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This story was originally published on October 28, 2022.
COPD patients show vascular differences on OCT-A. Photo: Lori Mandy Pennington, OD. Click image to enlarge.
Although COPD primarily affects the lungs, the natural course of the disease seems to also encompass tissues of the eye, as indicated by one recent study. The work aimed to record retinal nerve fiber layer (RNFL) thickness and vascular density alterations in the retina and optic disc caused by the disease. Effects on the tissues were more pronounced in cases of severe COPD, and additional pronounced effects were seen in the areas of the deep capillary plexus and the radial peripapillary capillary plexus.
The prospective study included a total of 66 COPD patients (classified as mild, moderate or severe) and 54 healthy age- and sex-matched individuals. OCT-A was used to measure RNFL thickness and foveal avascular zone area as well as vessel density in the superficial capillary plexus (SCP), deep capillary plexus (DCP) and radial peripapillary capillary plexus (RPCP).
Analysis showed that COPD patients of all three categories display no differences from controls in foveal avascular zone area or RNFL thickness. However, the severe COPD group did display significantly lower vessel density of the deep capillary plexus in all parafoveal quadrants. Additionally, the severe group displayed lower vessel density of the radial peripapillary capillary plexus, especially of the peripapillary region.
The researchers propose that the reduced vascular density they found in the SCP, DCP and RPCP of the severe COPD group may be the cause of vascular structural loss, atherosclerotic changes or chronic hypoxia and endothelial dysfunction caused by vasoconstriction. Since autoregulatory mechanisms control retinal blood flow, atherosclerotic changes, hypoxia or endothelial dysfunction could alter this blood flow by disrupting the autoregulation. Even further, almost all vascular density parameters had a positive correlation with partial pressure of oxygen levels, including the SCP, DCP and RPCP values.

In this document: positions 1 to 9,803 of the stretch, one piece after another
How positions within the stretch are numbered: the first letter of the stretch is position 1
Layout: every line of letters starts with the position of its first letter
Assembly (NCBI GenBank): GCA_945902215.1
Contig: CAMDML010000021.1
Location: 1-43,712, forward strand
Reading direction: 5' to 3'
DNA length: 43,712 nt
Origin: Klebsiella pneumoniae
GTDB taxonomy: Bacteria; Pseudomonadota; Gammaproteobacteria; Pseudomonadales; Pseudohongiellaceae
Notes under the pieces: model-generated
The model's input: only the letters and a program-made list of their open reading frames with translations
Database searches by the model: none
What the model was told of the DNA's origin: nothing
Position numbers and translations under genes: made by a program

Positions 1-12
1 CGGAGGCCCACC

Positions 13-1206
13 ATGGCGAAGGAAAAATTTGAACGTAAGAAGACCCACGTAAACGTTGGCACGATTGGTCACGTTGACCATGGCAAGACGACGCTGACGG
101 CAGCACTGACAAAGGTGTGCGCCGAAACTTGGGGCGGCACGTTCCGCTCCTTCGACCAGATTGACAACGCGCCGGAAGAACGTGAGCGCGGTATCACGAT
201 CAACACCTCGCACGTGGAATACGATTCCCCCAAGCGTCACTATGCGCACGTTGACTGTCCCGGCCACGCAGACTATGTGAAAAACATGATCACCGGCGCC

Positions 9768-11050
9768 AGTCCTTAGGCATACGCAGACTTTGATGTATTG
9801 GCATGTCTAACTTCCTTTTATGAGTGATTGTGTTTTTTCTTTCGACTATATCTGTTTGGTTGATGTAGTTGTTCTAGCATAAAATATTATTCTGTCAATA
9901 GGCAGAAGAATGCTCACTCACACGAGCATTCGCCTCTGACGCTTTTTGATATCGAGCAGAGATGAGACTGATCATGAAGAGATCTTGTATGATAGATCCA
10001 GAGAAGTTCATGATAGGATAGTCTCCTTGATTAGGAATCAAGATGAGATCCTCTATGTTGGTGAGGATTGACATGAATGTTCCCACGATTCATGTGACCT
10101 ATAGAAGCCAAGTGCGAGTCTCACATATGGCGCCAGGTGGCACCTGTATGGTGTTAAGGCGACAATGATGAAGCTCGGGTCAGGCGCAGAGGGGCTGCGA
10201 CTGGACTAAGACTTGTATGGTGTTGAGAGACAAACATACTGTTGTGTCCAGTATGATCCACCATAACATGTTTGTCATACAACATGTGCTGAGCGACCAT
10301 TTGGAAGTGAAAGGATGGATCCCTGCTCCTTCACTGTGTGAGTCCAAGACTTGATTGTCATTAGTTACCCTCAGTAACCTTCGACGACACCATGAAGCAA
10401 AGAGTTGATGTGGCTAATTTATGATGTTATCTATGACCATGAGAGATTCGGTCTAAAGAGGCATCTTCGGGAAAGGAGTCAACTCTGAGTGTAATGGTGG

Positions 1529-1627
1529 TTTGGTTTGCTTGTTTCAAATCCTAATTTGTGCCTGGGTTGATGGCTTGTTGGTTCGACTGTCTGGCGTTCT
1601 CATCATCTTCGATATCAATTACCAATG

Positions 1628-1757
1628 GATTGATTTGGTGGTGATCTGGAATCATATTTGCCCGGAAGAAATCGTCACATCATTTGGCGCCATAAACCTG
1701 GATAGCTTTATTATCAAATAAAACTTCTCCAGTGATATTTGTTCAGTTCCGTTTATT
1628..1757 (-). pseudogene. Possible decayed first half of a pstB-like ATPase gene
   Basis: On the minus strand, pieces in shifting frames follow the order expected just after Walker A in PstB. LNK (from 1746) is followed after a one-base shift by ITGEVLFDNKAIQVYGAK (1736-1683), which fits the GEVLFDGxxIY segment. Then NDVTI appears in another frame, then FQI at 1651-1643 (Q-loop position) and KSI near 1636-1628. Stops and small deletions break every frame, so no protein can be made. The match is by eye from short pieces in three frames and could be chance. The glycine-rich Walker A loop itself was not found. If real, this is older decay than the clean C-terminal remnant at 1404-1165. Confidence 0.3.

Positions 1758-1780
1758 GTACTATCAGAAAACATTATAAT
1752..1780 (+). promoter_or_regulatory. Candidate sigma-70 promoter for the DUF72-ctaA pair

Understanding the connection between COPD and ocular changes begins with inhaled irritants, usually cigarette smoke, causing COPD patients to release inflammatory mediators into circulation. Subsequently, vascular endothelial cells activate, and this causes the inflammatory process to ensue. Endothelin 1 (ET-1), increased by this this inflammatory response, is seen in urine of COPD patients and is linked to endothelial dysfunction. ET-1 has been documented to cause dose-dependent vasoconstriction in the microvasculature of the retina, bringing COPD back to the forefront of the problem, elucidating at least in part why there is a connection between the condition and observed microstructural changes.
While those most at risk primarily include those with severe manifestation of the disease, neither mild nor moderate cases of COPD should be ignored when looking at potential ocular effects of the retina and optic nerve. As the authors similarly mention, for everyone with the condition, “we believe that OCT-A is an important tool in the follow-up of COPD patients and can be used together with spirometry as a noninvasive method of monitoring progression in these patients.”
Incekalan TK, Safçƨ SB, Şimdivar GHN. Investigation of ocular microstructural changes according to disease severity in patients with chronic obstructive pulmonary disease. Can J Ophthalmol. 2022. [Epub ahead of print].